The regional health system strength is based on indicators of health infrastructure, health workforce and service utilization and quality. No data were available on the financial resources by region. The following seven indicators were used:
- Health infrastructure:
- Health facility density per 10,000 population: no reliable data were available on population living within a specified distance or travel time from health facilities, which would have been a preferred indicator. Health facilities include public and private hospitals, health centres and smaller clinics.
- Inpatient beds per 10,000 population
- Health workers:
- Doctors and non-physician clinicians per 10,000 population: in Tanzania, as in many other countries, non-physician clinicians (assistant medical officers and clinical officers) play a major role in the provision of clinical services ;
- Nurse-midwives per 10,000 population: includes nursing professionals, midwives and enrolled nurses;
- Service utilization and quality
- Hospital admissions per 100 population per year;
- Outpatient department visits per capita per year;
- Hospital case fatality per 100 admissions: an indicator of the quality of care.
All data were available for 2012 except hospital bed density data which refer to 2011. The analysis focused on the relative health system strength of each region. Therefore, the regional value for each of the seven indicators was transformed into a z-score (standard deviations from the Tanzania mainland mean), which were averaged for each of the three components. The health workforce component was given double the weight in the overall health systems score.
Nineteen health intervention coverage indicators were used to assess the performance of the regions. For several indicators of health intervention coverage data from both surveys and facility reports were available. While the survey data are generally of higher quality than the facility data, they have considerable sampling errors for subnational data and are often not as recent as facility data. Many survey-based indicators are based on recall of events by the respondents and refer to several years prior to data collection. Where possible regional statistics based on facility data were used to obtain recent estimates. Survey data were used to externally validate the facility data for the earlier years.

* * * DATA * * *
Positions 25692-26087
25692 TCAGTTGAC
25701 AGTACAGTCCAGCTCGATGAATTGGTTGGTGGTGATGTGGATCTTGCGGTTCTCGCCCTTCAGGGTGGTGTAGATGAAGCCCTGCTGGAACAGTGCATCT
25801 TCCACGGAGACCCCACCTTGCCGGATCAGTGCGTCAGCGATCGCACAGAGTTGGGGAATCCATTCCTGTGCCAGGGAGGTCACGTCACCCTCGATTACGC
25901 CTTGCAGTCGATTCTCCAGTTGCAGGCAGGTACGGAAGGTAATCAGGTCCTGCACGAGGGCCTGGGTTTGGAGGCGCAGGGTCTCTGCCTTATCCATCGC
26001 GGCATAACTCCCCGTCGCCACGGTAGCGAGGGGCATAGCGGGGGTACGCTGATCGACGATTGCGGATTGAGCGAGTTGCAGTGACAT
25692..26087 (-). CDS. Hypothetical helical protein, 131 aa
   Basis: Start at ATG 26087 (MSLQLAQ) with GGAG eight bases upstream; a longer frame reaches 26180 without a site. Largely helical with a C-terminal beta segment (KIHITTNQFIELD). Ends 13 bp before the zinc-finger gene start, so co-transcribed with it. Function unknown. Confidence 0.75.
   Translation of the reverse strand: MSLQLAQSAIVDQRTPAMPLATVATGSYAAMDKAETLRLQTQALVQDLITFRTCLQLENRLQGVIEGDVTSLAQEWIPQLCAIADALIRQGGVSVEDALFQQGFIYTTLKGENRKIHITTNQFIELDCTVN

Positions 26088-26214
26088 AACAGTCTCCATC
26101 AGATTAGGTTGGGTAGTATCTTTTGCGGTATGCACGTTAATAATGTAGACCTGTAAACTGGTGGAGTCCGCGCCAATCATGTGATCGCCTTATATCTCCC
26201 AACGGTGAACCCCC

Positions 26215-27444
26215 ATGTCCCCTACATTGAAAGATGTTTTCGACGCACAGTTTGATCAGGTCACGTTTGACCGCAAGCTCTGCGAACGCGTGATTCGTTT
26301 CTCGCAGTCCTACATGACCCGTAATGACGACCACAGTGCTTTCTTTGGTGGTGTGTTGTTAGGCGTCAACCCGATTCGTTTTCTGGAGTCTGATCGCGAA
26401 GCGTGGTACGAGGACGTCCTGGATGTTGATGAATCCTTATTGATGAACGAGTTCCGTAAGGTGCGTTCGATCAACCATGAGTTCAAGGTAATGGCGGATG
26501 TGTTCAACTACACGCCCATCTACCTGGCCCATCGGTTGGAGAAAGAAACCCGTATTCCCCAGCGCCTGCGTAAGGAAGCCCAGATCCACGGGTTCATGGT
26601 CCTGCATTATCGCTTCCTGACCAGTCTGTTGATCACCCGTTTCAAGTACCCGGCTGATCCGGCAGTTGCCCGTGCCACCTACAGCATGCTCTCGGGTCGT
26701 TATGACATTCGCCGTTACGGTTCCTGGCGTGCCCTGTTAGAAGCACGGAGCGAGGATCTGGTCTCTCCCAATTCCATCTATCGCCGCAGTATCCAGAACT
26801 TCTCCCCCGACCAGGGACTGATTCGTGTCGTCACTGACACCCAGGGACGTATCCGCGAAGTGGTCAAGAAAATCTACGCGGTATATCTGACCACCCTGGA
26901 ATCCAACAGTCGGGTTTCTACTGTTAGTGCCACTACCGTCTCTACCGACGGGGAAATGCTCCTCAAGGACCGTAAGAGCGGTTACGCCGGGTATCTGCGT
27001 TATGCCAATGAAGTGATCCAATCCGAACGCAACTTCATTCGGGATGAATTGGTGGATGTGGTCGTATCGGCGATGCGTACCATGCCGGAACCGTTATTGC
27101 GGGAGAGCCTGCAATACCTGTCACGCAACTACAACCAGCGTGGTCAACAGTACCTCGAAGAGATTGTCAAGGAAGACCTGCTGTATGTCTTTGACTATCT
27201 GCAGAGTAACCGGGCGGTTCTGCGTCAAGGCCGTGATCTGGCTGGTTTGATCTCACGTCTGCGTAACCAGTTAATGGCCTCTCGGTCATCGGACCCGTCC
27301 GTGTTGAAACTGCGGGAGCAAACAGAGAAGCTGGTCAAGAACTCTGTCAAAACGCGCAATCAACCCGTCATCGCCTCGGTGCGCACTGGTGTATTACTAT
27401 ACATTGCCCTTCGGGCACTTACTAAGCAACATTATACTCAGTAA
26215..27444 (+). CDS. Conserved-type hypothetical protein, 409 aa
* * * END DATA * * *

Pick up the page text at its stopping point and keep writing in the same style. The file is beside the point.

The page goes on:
Only indicators for which the population in need of the intervention could clearly be defined and measured were used. The only exception is the family planning indicator derived from the facility data based on number of visits per year. The numerator may include multiple visits by the same individual, depending on the methods of contraception, and no data were available on the number of married couples per region. Thirty family planning visits per 100 population was defined as 100% and all regional rates were computed as a proportion of this rate. This indicator was included in addition to the proportion of demand for family planning satisfied from the DHS 2010 to obtain more recent statistics for the regions.